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Pontine Lesions
Pontine lesions may involve the facial nucleus or intrapontine facial nerve fascicles (Figure 181.1). They produce an ipsilateral facial musculature deficit that equally affects the corner of the mouth, the nasolabial fold, the lower eyelid, the upper eyelid, and the forehead. When crying, the mouth deviates toward the normal side and the eyelid remains open or closes less tightly on the affected side.

Figure 181.1. Schematic representation of the intrapontine trajectory of the facial nerve. N: nucleus; CN: cranial nerve; C: location of intrapontine lesion.

The facial nerve motor nucleus may be involved in Moebious syndrome and autosomal dominant congenital facial palsy; and by cerebrovascular accidents and tumors. Moebious syndrome has been described with degeneration, agenesis, and hypoplasia of the nucleus of the sixth and seventh cranial nerves. Moebious syndrome is characterized by bilateral but asymmetrical facial weakness (Figure 181.2). More about...164 Autosomal dominant congenital facial palsy is characterized by facial motor nucleus hypocellularity, neighboring structures are not involved.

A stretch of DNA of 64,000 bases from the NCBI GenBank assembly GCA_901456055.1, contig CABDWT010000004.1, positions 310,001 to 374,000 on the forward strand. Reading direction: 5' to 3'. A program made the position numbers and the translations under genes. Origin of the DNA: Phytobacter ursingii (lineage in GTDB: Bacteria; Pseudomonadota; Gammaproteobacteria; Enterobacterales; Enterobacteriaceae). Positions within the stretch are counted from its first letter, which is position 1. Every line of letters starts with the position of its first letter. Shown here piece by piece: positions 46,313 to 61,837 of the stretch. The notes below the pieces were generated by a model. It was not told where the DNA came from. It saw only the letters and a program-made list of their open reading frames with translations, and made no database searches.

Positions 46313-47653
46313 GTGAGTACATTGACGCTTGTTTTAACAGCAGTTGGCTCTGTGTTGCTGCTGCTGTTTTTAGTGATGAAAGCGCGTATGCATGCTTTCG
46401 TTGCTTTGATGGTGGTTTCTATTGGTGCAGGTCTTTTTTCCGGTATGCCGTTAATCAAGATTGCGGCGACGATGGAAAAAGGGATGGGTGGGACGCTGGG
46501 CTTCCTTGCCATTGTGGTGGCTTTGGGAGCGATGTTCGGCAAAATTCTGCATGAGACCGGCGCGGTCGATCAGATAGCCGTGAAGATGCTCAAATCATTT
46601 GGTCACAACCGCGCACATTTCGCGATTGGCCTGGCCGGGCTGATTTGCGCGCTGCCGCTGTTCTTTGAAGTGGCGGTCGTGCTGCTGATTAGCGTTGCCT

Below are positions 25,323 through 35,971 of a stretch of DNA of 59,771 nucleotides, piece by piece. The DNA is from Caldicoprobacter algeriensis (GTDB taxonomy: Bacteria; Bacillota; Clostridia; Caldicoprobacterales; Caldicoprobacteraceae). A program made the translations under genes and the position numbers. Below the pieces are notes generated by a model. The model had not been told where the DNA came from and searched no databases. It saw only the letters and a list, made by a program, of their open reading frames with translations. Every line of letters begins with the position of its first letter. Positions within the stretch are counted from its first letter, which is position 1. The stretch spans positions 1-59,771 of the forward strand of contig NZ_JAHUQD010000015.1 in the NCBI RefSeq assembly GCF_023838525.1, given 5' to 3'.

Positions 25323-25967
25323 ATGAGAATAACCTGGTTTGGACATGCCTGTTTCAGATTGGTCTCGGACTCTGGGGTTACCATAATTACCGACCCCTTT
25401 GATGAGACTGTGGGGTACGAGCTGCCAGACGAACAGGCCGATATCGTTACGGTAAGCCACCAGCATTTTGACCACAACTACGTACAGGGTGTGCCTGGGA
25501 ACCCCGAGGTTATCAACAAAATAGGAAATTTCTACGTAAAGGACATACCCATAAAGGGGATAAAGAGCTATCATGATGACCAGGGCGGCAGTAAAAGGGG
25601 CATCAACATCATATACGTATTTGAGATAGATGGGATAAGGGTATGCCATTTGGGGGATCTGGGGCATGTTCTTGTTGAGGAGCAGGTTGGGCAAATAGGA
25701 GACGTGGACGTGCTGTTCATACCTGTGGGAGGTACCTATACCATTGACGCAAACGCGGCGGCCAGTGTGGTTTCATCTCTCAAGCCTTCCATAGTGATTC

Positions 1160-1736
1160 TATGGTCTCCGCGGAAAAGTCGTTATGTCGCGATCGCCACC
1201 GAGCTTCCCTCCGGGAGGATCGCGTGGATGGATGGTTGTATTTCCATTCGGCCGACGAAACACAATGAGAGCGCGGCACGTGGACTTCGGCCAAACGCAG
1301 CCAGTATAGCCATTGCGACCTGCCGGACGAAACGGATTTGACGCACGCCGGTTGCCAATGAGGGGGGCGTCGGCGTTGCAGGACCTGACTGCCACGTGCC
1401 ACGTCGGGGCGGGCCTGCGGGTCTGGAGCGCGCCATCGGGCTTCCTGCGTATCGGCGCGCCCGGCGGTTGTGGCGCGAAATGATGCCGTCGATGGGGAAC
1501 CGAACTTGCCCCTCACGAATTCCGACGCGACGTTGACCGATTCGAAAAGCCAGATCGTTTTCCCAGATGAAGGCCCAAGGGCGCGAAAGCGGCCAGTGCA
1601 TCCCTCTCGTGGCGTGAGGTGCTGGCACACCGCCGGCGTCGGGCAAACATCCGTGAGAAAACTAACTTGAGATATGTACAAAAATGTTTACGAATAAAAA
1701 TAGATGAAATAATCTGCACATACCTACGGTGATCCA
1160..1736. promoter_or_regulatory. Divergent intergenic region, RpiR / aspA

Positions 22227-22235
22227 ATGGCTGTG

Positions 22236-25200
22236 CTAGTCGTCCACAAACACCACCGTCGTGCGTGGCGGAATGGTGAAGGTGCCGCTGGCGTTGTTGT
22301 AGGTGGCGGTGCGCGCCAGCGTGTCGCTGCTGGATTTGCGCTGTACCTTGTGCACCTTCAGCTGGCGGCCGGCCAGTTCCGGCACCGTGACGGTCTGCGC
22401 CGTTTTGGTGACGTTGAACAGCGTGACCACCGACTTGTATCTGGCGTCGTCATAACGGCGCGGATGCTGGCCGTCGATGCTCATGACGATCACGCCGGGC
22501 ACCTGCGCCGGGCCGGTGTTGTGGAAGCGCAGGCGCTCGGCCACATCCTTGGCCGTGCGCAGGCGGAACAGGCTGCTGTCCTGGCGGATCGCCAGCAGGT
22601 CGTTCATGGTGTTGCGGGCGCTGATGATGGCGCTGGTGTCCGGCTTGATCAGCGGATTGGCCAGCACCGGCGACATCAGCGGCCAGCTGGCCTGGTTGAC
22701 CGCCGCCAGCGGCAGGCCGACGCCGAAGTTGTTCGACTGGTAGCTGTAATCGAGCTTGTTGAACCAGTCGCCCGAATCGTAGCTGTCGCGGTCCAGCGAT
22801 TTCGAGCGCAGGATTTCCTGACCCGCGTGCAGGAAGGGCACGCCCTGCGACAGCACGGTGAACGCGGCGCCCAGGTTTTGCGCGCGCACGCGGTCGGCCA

Intrapontine lesions of the facial nerve fascicle are strictly unilateral. The intrapontine fibers of the facial nerve may be affected by cerebrovascular accidents and tumors. In addition to facial musculature involvement, they produce: (1) ipsilateral sixth cranial nerve palsy; (2) ipsilateral Horner syndrome and hypohydrosis and vasodilatation of the ipsilateral body; (3) ipsilateral decreased tearing; and (4) contralateral upper motor neuron hemiparesis. Magnetic resonance imaging is the study of choice to evaluate the facial nucleus and intrapontine fibers.


Figure 181.2 Moebious syndrome. [A] At rest, no asymmetry is noted. [B] During crying, the facial asymmetry becomes obvious.


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